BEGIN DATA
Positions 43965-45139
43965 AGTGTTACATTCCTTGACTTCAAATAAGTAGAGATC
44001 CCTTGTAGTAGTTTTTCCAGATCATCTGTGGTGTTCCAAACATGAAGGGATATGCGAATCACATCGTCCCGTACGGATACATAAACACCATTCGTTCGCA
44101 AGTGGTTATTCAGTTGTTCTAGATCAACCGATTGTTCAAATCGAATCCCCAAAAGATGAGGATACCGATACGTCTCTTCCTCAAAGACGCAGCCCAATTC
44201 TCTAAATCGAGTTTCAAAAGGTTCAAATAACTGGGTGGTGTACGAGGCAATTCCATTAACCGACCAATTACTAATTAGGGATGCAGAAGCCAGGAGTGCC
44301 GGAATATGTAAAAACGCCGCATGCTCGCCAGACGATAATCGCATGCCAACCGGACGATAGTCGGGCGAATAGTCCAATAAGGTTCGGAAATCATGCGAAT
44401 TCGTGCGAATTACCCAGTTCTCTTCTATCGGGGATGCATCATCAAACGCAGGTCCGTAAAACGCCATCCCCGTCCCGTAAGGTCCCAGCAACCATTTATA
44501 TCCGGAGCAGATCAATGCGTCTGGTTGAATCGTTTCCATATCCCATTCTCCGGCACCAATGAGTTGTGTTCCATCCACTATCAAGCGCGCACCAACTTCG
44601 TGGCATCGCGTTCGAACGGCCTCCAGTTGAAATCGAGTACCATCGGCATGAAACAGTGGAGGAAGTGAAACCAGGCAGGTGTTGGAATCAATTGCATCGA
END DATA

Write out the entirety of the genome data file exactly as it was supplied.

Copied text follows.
Positions 43965-45139
43965 AGTGTTACATTCCTTGACTTCAAATAAGTAGAGATC
44001 CCTTGTAGTAGTTTTTCCAGATCATCTGTGGTGTTCCAAACATGAAGGGATATGCGAATCACATCGTCCCGTACGGATACATAAACACCATTCGTTCGCA
44101 AGTGGTTATTCAGTTGTTCTAGATCAACCGATTGTTCAAATCGAATCCCCAAAAGATGAGGATACCGATACGTCTCTTCCTCAAAGACGCAGCCCAATTC
44201 TCTAAATCGAGTTTCAAAAGGTTCAAATAACTGGGTGGTGTACGAGGCAATTCCATTAACCGACCAATTACTAATTAGGGATGCAGAAGCCAGGAGTGCC
44301 GGAATATGTAAAAACGCCGCATGCTCGCCAGACGATAATCGCATGCCAACCGGACGATAGTCGGGCGAATAGTCCAATAAGGTTCGGAAATCATGCGAAT
44401 TCGTGCGAATTACCCAGTTCTCTTCTATCGGGGATGCATCATCAAACGCAGGTCCGTAAAACGCCATCCCCGTCCCGTAAGGTCCCAGCAACCATTTATA
44501 TCCGGAGCAGATCAATGCGTCTGGTTGAATCGTTTCCATATCCCATTCTCCGGCACCAATGAGTTGTGTTCCATCCACTATCAAGCGCGCACCAACTTCG
44601 TGGCATCGCGTTCGAACGGCCTCCAGTTGAAATCGAGTACCATCGGCATGAAACAGTGGAGGAAGTGAAACCAGGCAGGTGTTGGAATCAATTGCATCGA